Sinus Congestion & Feverby April Sanders
Sinus congestion is a symptom of many different illnesses. Sinus congestion is common and is often accompanied by other symptoms, such as a headache and fever. The latter is usually a sign that the congestion has moved to an infection (sinusitis). Fevers and sinus congestion can also be a sign that the body is fighting a virus rather than something like allergies or a cold.
Location and Symptoms
There are four sets of sinuses. Two are located between and behind the eyes. The other two are located behind the cheeks and in the forehead, above the eyes. Depending on which sinuses are infected, there can be pain and swelling on just one side of the face. Nasal drip and stuffiness are also common symptoms. Some people get bad breath or a cough as a result of mucus dripping down the throat.
The sinuses become congested when pollen (or another allergen) or a flu virus enters the passageways. This irritates the sinuses, which begin to produce copious amounts of mucus in an attempt to sweep out the microorganisms. The passageways become swollen, inflamed and full of mucus. If the invaders are a virus, the body may also produce a fever. The raised temperature of the body makes it easier for the immune system to fight off the virus. Fevers are also common in sinus infections.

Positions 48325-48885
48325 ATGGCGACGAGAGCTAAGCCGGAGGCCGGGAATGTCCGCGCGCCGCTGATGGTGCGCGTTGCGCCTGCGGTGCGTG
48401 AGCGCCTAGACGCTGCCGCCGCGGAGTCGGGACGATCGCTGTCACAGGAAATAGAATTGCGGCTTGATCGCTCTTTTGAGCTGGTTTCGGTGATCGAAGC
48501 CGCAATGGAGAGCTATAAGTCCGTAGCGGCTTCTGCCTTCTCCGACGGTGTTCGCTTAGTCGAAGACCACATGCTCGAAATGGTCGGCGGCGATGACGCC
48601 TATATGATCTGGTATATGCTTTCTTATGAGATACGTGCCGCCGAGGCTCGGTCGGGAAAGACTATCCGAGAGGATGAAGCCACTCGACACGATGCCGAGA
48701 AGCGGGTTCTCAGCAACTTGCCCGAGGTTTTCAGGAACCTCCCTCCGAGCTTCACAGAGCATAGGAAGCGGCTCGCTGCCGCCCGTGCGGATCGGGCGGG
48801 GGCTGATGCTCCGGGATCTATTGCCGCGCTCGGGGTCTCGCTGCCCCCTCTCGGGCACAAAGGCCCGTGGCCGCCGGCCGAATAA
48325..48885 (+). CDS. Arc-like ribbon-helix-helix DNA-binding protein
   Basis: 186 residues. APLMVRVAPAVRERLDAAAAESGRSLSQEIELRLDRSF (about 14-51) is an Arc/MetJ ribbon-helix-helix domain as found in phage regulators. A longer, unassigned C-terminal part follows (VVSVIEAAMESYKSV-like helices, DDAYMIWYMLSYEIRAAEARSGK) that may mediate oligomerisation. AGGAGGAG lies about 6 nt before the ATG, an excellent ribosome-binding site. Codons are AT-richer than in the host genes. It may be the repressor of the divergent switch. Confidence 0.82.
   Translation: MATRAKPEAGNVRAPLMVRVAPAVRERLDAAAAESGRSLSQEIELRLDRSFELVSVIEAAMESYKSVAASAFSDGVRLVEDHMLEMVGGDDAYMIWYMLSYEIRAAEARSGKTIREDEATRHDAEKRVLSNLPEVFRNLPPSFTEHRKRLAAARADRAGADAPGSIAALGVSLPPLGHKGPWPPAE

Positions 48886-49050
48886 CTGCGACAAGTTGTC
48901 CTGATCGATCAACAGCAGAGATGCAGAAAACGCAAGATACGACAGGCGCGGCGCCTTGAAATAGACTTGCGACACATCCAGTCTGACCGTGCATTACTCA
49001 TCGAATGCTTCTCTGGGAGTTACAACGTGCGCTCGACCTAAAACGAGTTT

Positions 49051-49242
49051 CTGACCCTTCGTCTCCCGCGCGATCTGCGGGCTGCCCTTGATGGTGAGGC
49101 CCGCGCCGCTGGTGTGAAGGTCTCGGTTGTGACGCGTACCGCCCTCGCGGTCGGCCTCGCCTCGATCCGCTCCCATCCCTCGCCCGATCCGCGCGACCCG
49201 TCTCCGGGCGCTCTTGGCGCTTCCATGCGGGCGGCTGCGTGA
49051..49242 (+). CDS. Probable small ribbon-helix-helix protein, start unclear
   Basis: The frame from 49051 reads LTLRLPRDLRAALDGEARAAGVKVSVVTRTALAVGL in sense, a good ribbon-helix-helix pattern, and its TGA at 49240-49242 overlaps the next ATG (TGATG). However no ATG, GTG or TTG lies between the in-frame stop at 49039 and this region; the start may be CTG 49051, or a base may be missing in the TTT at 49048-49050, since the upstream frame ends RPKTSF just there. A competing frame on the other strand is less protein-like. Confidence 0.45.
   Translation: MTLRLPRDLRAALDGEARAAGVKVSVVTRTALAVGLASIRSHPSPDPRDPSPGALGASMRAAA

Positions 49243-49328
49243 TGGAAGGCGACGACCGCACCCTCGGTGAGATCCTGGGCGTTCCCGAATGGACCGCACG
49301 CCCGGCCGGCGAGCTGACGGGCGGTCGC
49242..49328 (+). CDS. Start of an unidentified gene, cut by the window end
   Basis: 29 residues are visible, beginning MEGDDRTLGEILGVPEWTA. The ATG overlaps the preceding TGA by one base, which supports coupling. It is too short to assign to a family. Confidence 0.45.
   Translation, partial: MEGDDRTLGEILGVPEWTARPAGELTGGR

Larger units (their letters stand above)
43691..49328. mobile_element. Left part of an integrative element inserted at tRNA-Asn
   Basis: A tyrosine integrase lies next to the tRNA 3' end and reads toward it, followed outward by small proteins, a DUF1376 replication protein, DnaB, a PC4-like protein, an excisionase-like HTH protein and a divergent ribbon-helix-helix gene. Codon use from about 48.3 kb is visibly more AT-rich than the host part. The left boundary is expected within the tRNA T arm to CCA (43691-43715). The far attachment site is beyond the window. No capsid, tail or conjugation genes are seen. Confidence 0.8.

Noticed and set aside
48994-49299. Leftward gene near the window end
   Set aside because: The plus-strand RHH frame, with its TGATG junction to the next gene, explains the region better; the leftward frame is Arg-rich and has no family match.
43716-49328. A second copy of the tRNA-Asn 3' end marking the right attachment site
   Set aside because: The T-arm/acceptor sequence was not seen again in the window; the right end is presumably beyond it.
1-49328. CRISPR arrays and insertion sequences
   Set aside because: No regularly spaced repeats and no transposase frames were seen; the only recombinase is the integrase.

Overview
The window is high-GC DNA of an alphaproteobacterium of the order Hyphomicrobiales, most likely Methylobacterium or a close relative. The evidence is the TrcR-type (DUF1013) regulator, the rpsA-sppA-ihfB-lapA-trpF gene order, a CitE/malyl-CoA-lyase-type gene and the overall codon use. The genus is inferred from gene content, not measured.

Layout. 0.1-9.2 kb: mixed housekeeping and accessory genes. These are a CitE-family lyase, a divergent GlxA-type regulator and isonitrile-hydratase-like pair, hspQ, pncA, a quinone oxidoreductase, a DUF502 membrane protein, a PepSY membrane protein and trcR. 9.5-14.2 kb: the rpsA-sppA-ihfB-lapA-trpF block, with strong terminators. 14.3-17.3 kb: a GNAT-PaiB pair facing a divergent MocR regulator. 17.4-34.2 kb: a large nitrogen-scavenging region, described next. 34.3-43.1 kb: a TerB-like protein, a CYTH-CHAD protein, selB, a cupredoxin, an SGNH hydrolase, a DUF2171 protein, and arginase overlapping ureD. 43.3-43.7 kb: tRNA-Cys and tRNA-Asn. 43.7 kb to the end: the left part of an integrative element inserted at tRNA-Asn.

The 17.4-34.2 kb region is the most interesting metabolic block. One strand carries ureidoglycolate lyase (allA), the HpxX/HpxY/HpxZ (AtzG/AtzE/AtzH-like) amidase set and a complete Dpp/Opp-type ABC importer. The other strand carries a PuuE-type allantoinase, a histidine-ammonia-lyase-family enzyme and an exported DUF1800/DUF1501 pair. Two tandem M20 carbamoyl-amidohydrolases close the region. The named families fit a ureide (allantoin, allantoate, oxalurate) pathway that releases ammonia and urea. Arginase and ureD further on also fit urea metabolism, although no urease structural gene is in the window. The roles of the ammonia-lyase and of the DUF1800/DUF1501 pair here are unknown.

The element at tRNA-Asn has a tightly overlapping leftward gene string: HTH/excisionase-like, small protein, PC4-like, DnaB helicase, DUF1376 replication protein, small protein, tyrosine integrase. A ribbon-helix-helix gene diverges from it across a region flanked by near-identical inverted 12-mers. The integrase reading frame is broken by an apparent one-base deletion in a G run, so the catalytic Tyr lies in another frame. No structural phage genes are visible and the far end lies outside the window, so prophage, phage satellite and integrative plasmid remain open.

Allergies (usually hay fever, or pollen allergies) and cold viruses are the leading causes of sinus congestion, according to the Lucile Packard Children's Hospital at Stanford. In 5 percent of all cases of sinus congestion, bacteria is the culprit.
It's difficult to prevent the colds and allergies that lead to most sinus congestion. You can take steps to reduce the pressure, discomfort and "stuffed up" feeling, however. Keeping the nasal passageways moist will help reduce the inflammation, and keeping them clear will help you breathe easier. Try using a humidifier to loosen up the mucus, or take a long, steamy shower. A saline solution sprayed into the nostrils will also moisten and loosen up the sinus passages. Warm, wet compresses can soothe swollen eyes. Sleeping in an upright position will reduce the pressure in your sinuses, which may also reduce a headache.
Sinus congestion can lead to a sinus infection, which is sinusitis. This happens when bacteria begin to multiply in the sinus passageways, which are blocked by the mucus. As this happens, a fever develops and the area around the eyes and nose becomes red and inflamed. If your child develops a fever along with sinus congestion, take him to see a doctor. Antibiotics must be used to treat the infection, according to AboutKidsHealth.
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